Tim Bourguignon 33:09
you're scratching your own itch when you do those videos and news tutorials and really try that yourself.

Scott Spence 33:15
Yeah, a lot of the time. So I just show how I've been poned the website from Troy hunt, there is an API, where you can sort of type in a password, and it says here that's been missing, you know, 1.7 million breaches sort of thing. That wasn't what I'm scratching my own itch for. But I use that in conjunction with this thing, which I found really annoying at the time was around 2017, where I'd have like this business bank account and have this crazy long passwords, like 18 characters long. And then a number five, five character password, and then some other random thing as well. And it always it wouldn't pick six, it's a pick characters, 513 10 and one. And you'd have to go through this mental gymnastics. So you start counting these numbers. So I'll just read right? Okay, won't go to is just putting, like an input field or password. And to say, Pick this letter from this input field, just so I know where it is. So that was, you know, scratch your own itch was just putting your password here. And you can pick the characters from it. Because I'd always find this really annoying. And then just to build on that brought in the demo been poned API. So if you put your password in, you can see if it's in any breaches as well, which, you know, I was quite proud of at the time. And I'm looking to move there. I think, didn't Gatsby want to move over to swell and start using it in just because it's I still don't like it. I use it occasionally. I'm not with that business banking account anymore. Because of that reason, and because they had terrible online experience. There was the worst and I got it at the time because it was a new someone at the company. And they said yes, come and talk to us. We could set you up. And when I first started it, it only worked this was in 2017 you could only sign Up in Internet Explorer 11 For some reason, I remember being on a call with them. And it's like, this is a really bad user experience. And this is the security you need to go through to use this service. Okay. Yeah, I've I've since left them. And I use wise now, which is a quite business banking service. But yeah, that was primarily I'm trying to think of other things as well, when I first started learning get, I had just like this massive markdown document of all these git commands I needed to remember. And, and then I started adding things to it. Like for this, I always had issues with globally, installing packages with yarn and NPM. And just bits around it. And then after a while, this just became this this massive repository of loads of markdown files. So I was alright, okay, I'm going to share with share this with the world. And I turned it into just a site with an index. So you could do a search, and then find your specific issue. So that was called cheat sheets, cheat sheets, X, Y, Zed, I still use it myself to this day. And yeah, I mean, like engineers do. If you have, if I have an issue, this is really annoying me, I'd like to be able to work around this. You just you do. And that's the great thing about being a web developer as well, you can just you know, that, you know, the power is in your hands to make that change to do that thing. Versus Yeah, which is an awesome thing.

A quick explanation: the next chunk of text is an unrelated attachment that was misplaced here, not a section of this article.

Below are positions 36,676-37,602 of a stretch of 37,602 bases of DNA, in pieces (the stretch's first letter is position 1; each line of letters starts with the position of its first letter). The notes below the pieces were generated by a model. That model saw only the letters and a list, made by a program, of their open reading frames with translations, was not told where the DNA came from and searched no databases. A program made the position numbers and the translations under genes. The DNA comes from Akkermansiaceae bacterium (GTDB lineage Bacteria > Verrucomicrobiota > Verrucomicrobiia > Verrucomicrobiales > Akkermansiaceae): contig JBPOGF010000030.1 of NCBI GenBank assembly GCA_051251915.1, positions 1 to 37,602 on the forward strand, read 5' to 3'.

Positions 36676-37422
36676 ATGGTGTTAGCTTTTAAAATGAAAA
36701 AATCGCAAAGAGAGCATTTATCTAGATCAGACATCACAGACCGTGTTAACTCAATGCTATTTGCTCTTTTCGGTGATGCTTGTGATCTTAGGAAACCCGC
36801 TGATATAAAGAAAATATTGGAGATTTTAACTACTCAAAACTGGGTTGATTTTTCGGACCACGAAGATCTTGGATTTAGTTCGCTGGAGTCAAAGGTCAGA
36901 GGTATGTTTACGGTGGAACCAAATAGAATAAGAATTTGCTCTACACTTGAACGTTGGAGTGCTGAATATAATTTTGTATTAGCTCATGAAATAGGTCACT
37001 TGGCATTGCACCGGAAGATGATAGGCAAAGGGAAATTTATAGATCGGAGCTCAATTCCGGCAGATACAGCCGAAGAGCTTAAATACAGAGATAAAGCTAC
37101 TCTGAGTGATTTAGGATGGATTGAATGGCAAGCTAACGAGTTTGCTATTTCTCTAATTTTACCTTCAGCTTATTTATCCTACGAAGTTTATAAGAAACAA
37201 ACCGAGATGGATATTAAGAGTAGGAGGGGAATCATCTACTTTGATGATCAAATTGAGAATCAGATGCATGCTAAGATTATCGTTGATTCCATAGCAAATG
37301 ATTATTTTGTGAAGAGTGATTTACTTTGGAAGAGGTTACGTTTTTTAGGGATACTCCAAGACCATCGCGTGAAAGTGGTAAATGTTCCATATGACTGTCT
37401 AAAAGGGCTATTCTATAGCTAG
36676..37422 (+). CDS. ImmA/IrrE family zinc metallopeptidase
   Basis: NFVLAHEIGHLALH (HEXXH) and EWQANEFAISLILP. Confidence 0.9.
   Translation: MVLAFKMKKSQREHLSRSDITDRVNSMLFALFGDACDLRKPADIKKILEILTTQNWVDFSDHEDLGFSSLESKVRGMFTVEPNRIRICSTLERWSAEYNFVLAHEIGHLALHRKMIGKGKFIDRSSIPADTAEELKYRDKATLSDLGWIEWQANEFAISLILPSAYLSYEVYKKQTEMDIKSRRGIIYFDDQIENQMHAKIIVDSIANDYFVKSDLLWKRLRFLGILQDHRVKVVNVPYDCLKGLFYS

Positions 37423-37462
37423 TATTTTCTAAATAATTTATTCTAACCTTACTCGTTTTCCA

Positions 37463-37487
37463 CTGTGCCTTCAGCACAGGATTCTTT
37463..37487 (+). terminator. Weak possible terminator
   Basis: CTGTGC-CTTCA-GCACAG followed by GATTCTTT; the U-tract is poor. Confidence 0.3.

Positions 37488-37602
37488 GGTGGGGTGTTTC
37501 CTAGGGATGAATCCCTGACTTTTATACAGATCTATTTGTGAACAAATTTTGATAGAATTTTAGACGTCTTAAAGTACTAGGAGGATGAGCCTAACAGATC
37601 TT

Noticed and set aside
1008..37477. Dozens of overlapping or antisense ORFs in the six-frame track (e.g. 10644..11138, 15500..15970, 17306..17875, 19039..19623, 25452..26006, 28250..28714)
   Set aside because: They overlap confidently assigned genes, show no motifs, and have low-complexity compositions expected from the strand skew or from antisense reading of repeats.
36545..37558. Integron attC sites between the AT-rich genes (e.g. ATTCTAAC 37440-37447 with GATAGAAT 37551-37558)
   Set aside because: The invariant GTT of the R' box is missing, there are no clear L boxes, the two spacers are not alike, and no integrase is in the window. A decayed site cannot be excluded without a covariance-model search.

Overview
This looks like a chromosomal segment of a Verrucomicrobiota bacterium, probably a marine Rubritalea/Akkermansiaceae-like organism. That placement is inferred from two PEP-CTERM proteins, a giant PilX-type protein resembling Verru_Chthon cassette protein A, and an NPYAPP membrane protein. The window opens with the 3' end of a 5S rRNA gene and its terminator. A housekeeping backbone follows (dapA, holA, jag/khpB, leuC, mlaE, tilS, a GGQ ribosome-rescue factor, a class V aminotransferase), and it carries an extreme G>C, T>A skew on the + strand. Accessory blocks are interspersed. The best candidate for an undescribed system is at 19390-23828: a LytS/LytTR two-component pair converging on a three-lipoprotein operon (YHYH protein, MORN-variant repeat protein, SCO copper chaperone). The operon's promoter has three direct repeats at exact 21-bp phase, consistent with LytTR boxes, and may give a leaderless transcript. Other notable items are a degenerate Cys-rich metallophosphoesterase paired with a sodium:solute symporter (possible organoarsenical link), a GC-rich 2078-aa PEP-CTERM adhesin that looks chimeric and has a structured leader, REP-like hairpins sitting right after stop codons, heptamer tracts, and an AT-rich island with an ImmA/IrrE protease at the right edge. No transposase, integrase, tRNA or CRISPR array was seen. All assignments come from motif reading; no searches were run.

Tim Bourguignon 36:28
Very cool. When you look back on that whole story, there's really this moment, I'm fascinating about this moment you deciding to to live this former life of yours, maybe with air quotes, but this life you had built VBA expertise, finance expertise, really being kind of recognized in that industry for what you can do and really provide value there and decided to switch to something else, what would be the advice you would give someone who is maybe kind of in a transition like this, and maybe fearing about the future saying saying, but I have something here? Should I shouldn't hide? What should I do? What will be the thing that might have helped you in this transition

Scott Spence 37:07